PHM-Exch> Father’s Day 2017 Statement

Claudio Schuftan cschuftan at
Fri Jun 16 01:40:03 PDT 2017

---------- Forwarded message ----------
From: Pei Ching Chuah <peiching.chuah at>
Date: Fri, Jun 16, 2017 at 3:37 PM
Subject: Father’s Day 2017 Statement
To: Claudio Schuftan <schuftan at>

“Super Dads” share the care work and support breastfeeding *“Every kid
needs protection, love, good food and play to support growth and
development, and it's up to both parents to provide these.” *UNICEF
Ambassador Sachin Tendulkar

The role of fathers in the home is changing. With more women in the
workforce, there are many more families with two working parents. The
changing nature of work, rapid urbanisation, migration and fragmentation of
extended families, all pose new challenges to balancing work and family
responsibilities. In the past, the prevailing view was that only women
could and should perform the caregiver's role. Although this attitude
remains widespread, social change towards greater equity is possible and
has popular support, not least from men themselves.[1]

Other than the time needed for recovering from childbirth and exclusive
breastfeeding, much of what a small infant needs is not directly related to
women’s biological role and can be easily divided between both parents.
Research shows that the healthy physical and psychological development of
young children is not associated with the sex of the caregiver, but depends
on the quality of caregiving and the child-caregiver interactions.[2] Many
countries now recognise that men want to be more involved in providing care
during early childhood, but also to share care and household work.[3]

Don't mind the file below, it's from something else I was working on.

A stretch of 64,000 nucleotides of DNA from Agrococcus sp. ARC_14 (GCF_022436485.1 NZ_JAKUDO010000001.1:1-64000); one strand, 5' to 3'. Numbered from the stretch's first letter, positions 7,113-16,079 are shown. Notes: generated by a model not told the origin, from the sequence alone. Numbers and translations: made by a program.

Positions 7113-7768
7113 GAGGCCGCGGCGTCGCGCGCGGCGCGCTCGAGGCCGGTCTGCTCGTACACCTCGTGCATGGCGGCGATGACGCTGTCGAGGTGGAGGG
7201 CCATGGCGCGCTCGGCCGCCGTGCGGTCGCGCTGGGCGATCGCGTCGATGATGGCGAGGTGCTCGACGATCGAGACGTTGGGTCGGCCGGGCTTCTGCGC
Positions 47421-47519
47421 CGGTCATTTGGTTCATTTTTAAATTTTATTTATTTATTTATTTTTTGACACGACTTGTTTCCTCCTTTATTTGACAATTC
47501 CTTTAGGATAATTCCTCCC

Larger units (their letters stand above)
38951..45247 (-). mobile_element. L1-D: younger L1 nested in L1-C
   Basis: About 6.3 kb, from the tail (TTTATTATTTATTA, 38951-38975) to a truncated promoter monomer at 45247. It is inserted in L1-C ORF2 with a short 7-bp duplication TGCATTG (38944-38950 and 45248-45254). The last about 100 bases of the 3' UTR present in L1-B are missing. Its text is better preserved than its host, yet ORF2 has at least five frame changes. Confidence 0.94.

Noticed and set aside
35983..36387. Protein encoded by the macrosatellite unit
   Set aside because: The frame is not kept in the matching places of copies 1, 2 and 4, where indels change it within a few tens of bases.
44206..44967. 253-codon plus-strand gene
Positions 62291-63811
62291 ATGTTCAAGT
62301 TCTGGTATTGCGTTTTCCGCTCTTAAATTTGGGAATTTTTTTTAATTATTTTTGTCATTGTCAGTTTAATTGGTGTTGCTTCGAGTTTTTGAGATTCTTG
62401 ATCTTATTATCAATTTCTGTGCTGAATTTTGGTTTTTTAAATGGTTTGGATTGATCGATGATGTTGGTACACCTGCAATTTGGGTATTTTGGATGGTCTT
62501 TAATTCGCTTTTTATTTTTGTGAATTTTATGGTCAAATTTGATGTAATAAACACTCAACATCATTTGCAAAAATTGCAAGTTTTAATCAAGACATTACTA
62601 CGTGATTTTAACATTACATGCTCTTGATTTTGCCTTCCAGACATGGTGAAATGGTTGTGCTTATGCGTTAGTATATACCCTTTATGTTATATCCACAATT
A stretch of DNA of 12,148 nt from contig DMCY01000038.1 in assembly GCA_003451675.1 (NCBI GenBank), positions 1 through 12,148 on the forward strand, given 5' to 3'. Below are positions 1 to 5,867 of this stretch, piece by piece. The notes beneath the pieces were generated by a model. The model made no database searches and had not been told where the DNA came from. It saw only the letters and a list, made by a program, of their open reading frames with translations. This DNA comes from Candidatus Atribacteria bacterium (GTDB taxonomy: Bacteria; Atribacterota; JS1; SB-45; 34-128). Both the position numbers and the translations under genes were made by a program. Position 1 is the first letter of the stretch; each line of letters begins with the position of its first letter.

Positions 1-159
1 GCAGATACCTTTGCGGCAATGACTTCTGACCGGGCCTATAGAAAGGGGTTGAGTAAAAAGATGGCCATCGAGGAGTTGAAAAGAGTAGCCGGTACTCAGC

When fathers are better able to balance paid work and family, both parents
share the challenges of being a full-time employee and caregiver together.
Both parents will have an equal opportunity to balance work and family
experiences. Fathers in particular are more likely to step up to take
responsibility when they understand their importance in securing the health
and welfare of their child. Research shows that positive interactions with
fathers allow children to have better psychological health and life
satisfaction in the future[4]. Involved fatherhood also allows girls and
women to achieve their full potential and also makes men and families
happier and healthier.

Family and work balance is made possible and viable through social
protection measures that enable fathers to participate in caring. Paid
parental leave entitlements will empower both parents to integrate care,
including the period of exclusive breastfeeding with other work. Paid
leave, shared between mothers and fathers (or in other co-caregiver
arrangements), enables an equitable distribution of caregiving[5].
Breastfeeding rates improve when fathers are more informed and more
involved in the care of the infant.[6] Paid leave policies also help to
advance gender equality, social justice and the wellbeing of women,
children and men.[7]

On Father’s Day 2017, WABA supports the United Nations Children's Fund
(UNICEF) 'Super Dads’[8] campaign and the MenCare global fatherhood campaign
[9] to acknowledge and celebrate the essential role that fathers play in
care work to support child development and breastfeeding.

For more information, contact:

Revathi Ramachandran revathi at

For more on WABA World Breastfeeding Week 1-7 August 2017 Sustaining
Breastfeeding Together go to



[2] (Levtov et al., 2015; WHO, 2004) quoted in








*Pei Ching*
*Programme Coordinator, Health and Information *

*World Alliance for Breastfeeding Action*
P.O. Box 1200, 10850 Penang, Malaysia
Tel: 604 6584816 Fax: 604 6572655
Email: waba at
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